Page last updated at 23:30 GMT, Thursday, 5 November 2009

Carbolic smoke ball: fake or cure?

print advert for the carbolic smoke ball

By Clive Coleman
BBC Radio 4

The curious case of the carbolic smoke ball forced companies to treat customers honestly and openly and still has impact today.

The 1892 case of Carlill and the Carbolic Smoke Ball Company is an odd tale set against the backdrop of the swirling mists and fog of Victorian London, a terrifying Russian flu pandemic, and a forest of unregulated quack medicines offering cures for just about everything.

It is a case known to legal students the world over. It is also seen by some as the birth of modern consumer protection - as it helped to define in law the trading relationship between a company and its customers.

The carbolic smoke ball was a peculiar device marketed as a cure for various ailments including influenza. It consisted of a rubber ball, filled with powdered carbolic acid. You squeezed the ball sending a puff of acidic smoke right up a tube inserted into your nose. The idea was that your nose would run and the cold would be flushed out.

Cash or cure

The company making the ball advertised it in the Pall Mall Gazette offering a £100 reward to anyone using it correctly who then contracted influenza. They deposited £1,000 in the Alliance Bank in Regent Street to show the money was there.

The advert also contained testimonials from a raft of aristocrats and clergy - the Victorian equivalent of today's celebrity endorsement.

It was seen by one Mrs Louisa Elizabeth Carlill. She bought a ball and used it, as directed, three times daily for nearly two months, then promptly caught the flu. Not surprisingly she claimed her reward from the company.

The manufacturers ignored two letters from her husband who had trained as a solicitor. They finally replied saying that if used properly they had total confidence in their product.

Victorian ladies walking down the pavement to take the air
Ladies in Victorian London take the air to ward off the 'flu

In order to protect themselves against a fraudulent claim they stated Mrs Carlill would have to attend their offices at 27 Princess Street, Hanover Square, London each day and have her use of the ball checked by their secretary.

Mrs Carlill sued, claiming there was a contract between her and the company. The company denied there was one. She won her case in the High Court.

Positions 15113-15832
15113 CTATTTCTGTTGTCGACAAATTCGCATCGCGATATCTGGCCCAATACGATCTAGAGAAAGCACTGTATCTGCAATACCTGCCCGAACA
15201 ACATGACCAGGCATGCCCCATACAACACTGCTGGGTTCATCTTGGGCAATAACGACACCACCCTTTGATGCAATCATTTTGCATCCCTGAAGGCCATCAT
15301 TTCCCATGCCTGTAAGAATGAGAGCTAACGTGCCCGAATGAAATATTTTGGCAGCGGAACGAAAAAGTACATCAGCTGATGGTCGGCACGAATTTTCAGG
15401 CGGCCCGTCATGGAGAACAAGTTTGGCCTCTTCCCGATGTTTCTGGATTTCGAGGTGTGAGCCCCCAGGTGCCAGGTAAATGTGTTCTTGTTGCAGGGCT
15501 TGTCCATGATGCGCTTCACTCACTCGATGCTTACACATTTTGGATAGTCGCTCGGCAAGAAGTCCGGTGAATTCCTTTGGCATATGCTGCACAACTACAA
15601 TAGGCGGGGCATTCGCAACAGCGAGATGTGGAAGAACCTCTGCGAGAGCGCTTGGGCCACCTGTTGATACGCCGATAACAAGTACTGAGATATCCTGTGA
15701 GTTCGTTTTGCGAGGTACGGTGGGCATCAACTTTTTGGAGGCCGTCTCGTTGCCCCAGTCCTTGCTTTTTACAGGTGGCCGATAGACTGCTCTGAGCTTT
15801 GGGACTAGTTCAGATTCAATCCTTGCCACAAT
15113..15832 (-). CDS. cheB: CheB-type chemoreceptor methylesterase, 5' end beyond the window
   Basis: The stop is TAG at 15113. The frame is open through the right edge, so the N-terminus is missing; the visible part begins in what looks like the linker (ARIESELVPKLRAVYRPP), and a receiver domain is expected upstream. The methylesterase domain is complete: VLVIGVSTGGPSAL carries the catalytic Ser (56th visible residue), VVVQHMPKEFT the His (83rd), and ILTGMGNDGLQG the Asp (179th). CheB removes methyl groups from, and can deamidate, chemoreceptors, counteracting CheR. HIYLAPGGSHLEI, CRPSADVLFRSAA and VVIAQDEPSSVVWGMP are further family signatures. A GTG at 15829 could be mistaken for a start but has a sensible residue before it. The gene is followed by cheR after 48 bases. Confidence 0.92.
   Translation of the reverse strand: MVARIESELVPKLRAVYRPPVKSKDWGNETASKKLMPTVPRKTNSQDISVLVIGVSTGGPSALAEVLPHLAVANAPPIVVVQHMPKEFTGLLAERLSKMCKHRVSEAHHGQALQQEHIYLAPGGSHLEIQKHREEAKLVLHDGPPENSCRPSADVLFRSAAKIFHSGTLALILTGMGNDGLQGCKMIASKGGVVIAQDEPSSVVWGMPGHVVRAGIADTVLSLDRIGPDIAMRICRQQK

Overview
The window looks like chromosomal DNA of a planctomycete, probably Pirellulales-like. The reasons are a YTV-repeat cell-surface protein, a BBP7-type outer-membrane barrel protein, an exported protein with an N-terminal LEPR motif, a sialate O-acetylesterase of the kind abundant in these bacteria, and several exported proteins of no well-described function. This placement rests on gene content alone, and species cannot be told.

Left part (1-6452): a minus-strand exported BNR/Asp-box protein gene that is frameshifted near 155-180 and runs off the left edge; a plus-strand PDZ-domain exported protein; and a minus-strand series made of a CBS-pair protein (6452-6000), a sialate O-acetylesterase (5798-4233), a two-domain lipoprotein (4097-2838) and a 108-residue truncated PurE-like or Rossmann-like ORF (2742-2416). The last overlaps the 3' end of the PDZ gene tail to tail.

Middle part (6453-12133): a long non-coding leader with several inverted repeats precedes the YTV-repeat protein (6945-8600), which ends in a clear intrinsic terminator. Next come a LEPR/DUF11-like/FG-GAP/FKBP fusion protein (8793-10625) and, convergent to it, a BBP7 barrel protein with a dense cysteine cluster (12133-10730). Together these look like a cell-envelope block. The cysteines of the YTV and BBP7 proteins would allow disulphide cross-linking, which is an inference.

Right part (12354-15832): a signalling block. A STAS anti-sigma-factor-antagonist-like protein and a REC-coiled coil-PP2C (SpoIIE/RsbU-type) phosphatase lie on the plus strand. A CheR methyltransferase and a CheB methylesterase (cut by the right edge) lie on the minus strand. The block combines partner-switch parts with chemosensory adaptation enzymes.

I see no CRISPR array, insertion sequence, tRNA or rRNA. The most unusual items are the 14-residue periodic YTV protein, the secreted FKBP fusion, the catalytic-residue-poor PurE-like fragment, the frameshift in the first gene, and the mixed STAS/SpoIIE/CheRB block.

Legal defence

The company and its proprietor, Mr Frederick Rowe, appealed. They raised almost every conceivable reason why there was no contract between themselves and Mrs Carlill. Among their arguments were the following:

First, they said the advert was 'mere puff', like a modern toothpaste which claims to leave your teeth 'whiter than white'. Claims like these are not meant to have any legal consequences and are understood not to by the public. The company failed largely because they had deposited £1,000 to show that they were serious.

Second, they maintained there was no way of knowing whether Mrs Carlill had followed the instructions correctly. That would have been a good argument had the court not simply dismissed it out of hand.

LISTEN TO THE PROGRAMME
Cases That Changed Our World is on BBC Radio 4 on Sunday 8 November at 2245 and Wednesday 11 November at 2045
Or listen via the BBC iPlayer

Next they said an offer could not be understood to have been made to the entire world.

Again the court disagreed. It said that if the offer was clear and to a group, anyone fulfilling the terms could be deemed to have accepted it.

There was no need for those accepting to say who they were when they accepted the offer.

One of the judges, Lord Bowen, put it like this: "If I advertise to the world that my dog is lost, and that anybody who brings the dog to a particular place will be paid some money, are all the police or other persons whose business it is to find lost dogs to be expected to sit down and write me a note saying that they have accepted my proposal?"

The company also argued there was no 'consideration' or 'thing of value' passing between Mrs Carlill and themselves. To be valid all contracts must have consideration. The court decided any use of the smoke ball would be likely to promote sales, and would thus be of value to the company. Mrs Carlill's use of the smoke ball was therefore deemed to be good or 'valuable' consideration.

Hoover's 'free flights'

Mrs Carlill won the appeal, and so significantly helped to define the relationship between companies, their products and their customers. However, it was not until the Thalidomide scandal in 1961, which led to the Medicines Act of 1968 and the Trade Descriptions Act of the same year, that there was a clear statutory improvement in consumer rights.

The carbolic smoke ball case helped ordinary people to fight big companies.

a beach in corsica
Customers buying Hoover products wanted holidays in the sun

In 1992, Hoover came unstuck when it offered customers free flights - initially to Europe and then to the United States - if they bought over £100 worth of its appliances. Thousands of people took up the offer.

The company simply could not keep up with demand. Customers claimed Hoover was not keeping its promises. Hoover found itself fighting legal battles up and down the country and ended up losing nearly £50 million. It was one of the biggest marketing disasters of all time.

And what of Mrs Carlill who set the consumer rights ball rolling? She died on 10 March 1942 at the age of 96. Clearly her considerable age contributed to her death. But on the death certificate, there was only one cause stated: influenza.


Clive Coleman's The Cases That Changed Our World is on BBC Radio 4 on Sunday 8 November at 2245 and Wednesday 11 November at 2045. Or listen again via the BBC iPlayer.



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